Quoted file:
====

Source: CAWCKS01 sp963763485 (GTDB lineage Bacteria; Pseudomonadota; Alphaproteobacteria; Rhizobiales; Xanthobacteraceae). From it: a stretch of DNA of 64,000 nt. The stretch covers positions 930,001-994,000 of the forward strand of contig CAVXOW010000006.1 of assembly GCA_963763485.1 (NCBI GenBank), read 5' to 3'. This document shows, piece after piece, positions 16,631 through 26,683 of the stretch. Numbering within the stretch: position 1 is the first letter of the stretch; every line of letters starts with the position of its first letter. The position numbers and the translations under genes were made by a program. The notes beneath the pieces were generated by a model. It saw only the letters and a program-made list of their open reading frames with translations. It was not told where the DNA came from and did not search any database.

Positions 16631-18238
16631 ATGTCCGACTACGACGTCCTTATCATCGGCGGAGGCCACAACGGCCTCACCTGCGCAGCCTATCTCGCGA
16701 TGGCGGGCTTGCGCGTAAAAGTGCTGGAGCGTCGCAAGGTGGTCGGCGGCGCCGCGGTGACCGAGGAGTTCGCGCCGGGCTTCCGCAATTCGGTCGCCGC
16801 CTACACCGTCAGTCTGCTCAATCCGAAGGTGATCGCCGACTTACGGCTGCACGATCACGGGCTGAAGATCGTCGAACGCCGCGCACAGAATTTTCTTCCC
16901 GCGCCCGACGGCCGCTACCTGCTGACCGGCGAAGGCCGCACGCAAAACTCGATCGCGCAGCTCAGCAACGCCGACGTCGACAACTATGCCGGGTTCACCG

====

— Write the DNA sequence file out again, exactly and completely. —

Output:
Source: CAWCKS01 sp963763485 (GTDB lineage Bacteria; Pseudomonadota; Alphaproteobacteria; Rhizobiales; Xanthobacteraceae). From it: a stretch of DNA of 64,000 nt. The stretch covers positions 930,001-994,000 of the forward strand of contig CAVXOW010000006.1 of assembly GCA_963763485.1 (NCBI GenBank), read 5' to 3'. This document shows, piece after piece, positions 16,631 through 26,683 of the stretch. Numbering within the stretch: position 1 is the first letter of the stretch; every line of letters starts with the position of its first letter. The position numbers and the translations under genes were made by a program. The notes beneath the pieces were generated by a model. It saw only the letters and a program-made list of their open reading frames with translations. It was not told where the DNA came from and did not search any database.

Positions 16631-18238
16631 ATGTCCGACTACGACGTCCTTATCATCGGCGGAGGCCACAACGGCCTCACCTGCGCAGCCTATCTCGCGA
16701 TGGCGGGCTTGCGCGTAAAAGTGCTGGAGCGTCGCAAGGTGGTCGGCGGCGCCGCGGTGACCGAGGAGTTCGCGCCGGGCTTCCGCAATTCGGTCGCCGC
16801 CTACACCGTCAGTCTGCTCAATCCGAAGGTGATCGCCGACTTACGGCTGCACGATCACGGGCTGAAGATCGTCGAACGCCGCGCACAGAATTTTCTTCCC
16901 GCGCCCGACGGCCGCTACCTGCTGACCGGCGAAGGCCGCACGCAAAACTCGATCGCGCAGCTCAGCAACGCCGACGTCGACAACTATGCCGGGTTCACCG